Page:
Anyone that works with Apple in the enterprise is familiar with Jamf. We’ve covered their products often on 9to5Mac, and they’ve been a mainstay in the Apple communication for nearly two decades. Today, Jamf opened its IPO to become a publicly traded company under the symbol JAMF. The Jamf IPO price opened at $26 per share with 18 million being offered for sale. It closed the day at $39.20 after hitting a high of $51 per share.
It’s interesting timing for Jamf to go public as it comes on the heels of Apple purchasing Fleetsmith. If you aren’t familiar with how Apple management in the enterprise works, it uses APIs provided by Apple. So Apple’s own MDM would operate on the same APIs that Jamf has available to build around.
I spoke with Jamf CTO Jason Wudi about the IPO, and as one of Jamf’s longest-tenured employees, he was ecstatic about today. For the team at Jamf, it’s the culmination of many years of hard work to build solutions that allow IT departments to manage Apple devices in bulk, but allowing the great Apple experience to still exist for end users.
A great example of Jamf’s commitment to the end-user experience is through Jamf Protect, the first endpoint security solution built using the native APIs that Apple built for endpoint security. There are countless ways to build endpoint security on macOS, but it requires software development decisions that don’t always have the best interest of the user experience at heart. For Apple, it shows that people are recognizing the value of its product in the enterprise. Between macOS, iOS, and iPadOS, every Fortune 500 company is now using Apple products in some form. Twenty years ago, this would have been laughable to imagine.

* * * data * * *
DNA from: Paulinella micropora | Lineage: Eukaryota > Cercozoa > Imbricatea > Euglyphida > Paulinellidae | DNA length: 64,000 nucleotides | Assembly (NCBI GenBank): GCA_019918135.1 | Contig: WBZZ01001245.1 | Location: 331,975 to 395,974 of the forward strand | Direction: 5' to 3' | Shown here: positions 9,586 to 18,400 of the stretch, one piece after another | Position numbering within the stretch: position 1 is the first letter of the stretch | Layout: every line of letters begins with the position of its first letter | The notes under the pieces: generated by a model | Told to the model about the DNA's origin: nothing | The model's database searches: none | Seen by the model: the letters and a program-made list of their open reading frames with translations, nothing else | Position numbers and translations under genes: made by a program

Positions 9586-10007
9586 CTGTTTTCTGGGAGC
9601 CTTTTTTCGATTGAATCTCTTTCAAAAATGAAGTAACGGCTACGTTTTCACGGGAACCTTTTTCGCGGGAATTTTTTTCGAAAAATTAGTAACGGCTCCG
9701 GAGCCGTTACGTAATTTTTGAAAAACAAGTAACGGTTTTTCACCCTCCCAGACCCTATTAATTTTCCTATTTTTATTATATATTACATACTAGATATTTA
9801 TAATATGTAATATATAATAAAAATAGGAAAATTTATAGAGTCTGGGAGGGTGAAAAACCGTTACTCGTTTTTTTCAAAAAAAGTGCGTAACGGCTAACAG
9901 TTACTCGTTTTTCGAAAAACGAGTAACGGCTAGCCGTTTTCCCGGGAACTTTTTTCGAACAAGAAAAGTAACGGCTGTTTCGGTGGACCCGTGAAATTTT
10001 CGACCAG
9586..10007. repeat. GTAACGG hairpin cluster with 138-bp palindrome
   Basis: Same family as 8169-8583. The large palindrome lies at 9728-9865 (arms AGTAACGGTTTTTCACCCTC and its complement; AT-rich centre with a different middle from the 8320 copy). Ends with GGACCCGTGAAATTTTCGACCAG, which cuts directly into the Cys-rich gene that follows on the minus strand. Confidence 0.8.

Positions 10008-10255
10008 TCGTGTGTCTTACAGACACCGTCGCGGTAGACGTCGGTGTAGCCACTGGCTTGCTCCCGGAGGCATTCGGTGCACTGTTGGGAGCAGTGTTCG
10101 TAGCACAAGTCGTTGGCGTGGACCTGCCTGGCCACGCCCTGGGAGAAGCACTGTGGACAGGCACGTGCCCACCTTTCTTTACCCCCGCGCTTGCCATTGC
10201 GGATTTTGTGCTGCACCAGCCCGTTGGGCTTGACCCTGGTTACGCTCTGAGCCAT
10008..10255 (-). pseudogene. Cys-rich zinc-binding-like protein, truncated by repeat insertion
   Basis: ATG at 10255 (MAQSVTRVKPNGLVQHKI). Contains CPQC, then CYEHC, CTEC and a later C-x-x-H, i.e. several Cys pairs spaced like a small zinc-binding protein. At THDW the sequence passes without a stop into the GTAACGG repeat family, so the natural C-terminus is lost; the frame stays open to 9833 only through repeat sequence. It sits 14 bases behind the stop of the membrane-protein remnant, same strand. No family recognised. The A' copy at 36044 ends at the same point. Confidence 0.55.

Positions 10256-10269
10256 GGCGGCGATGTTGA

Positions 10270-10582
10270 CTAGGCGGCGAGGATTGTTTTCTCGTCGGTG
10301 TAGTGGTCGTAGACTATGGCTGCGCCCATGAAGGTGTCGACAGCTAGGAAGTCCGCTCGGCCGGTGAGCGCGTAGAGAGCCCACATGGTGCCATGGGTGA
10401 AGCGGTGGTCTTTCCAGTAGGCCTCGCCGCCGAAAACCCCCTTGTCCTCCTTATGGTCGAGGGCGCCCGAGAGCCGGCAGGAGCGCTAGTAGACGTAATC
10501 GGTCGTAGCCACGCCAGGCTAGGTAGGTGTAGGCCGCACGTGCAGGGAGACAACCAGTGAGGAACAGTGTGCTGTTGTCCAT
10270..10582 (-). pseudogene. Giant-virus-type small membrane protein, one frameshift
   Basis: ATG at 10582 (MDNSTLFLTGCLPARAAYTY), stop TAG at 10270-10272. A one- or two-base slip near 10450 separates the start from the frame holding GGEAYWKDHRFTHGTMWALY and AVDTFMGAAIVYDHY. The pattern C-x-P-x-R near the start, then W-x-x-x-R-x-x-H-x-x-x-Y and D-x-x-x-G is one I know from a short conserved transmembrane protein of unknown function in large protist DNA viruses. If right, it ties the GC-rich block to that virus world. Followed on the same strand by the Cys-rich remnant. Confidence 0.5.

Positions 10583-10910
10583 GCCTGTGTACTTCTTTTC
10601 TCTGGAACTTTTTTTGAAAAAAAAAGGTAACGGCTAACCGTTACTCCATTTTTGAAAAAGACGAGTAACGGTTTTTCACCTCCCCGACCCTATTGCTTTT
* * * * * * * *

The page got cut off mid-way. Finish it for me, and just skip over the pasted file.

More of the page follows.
Jamf IPO wrap-up
One major unknown for Jamf is what Apple intends to do with Fleetsmith in the long term. I covered this last week, and after talking with Jamf, my opinion remains the same. Apple’s purchase of Fleetsmith shows its commitment to the enterprise and its commitment to its own APIs. If a low-cost MDM solution helps get more enterprise, retail, K-12, and healthcare customers using Apple products, that will ultimately be good for Jamf, Addigy, Mosyle, and the other MDM vendors. There will always be a need for vendors to go deeper on solutions and integrations that Apple is unlikely to develop. A perfect example of this thinking is the relationship between Apple School Manager and the Classwork API. They’re building basic management tools for K-12, and building APIs for app developers to go deeper.
I am a Jamf customer myself, and I congratulate the team on the Jamf IPO, as it’s the culmination of 18 years of shouting Apple in the enterprise long before anyone else would listen to them.
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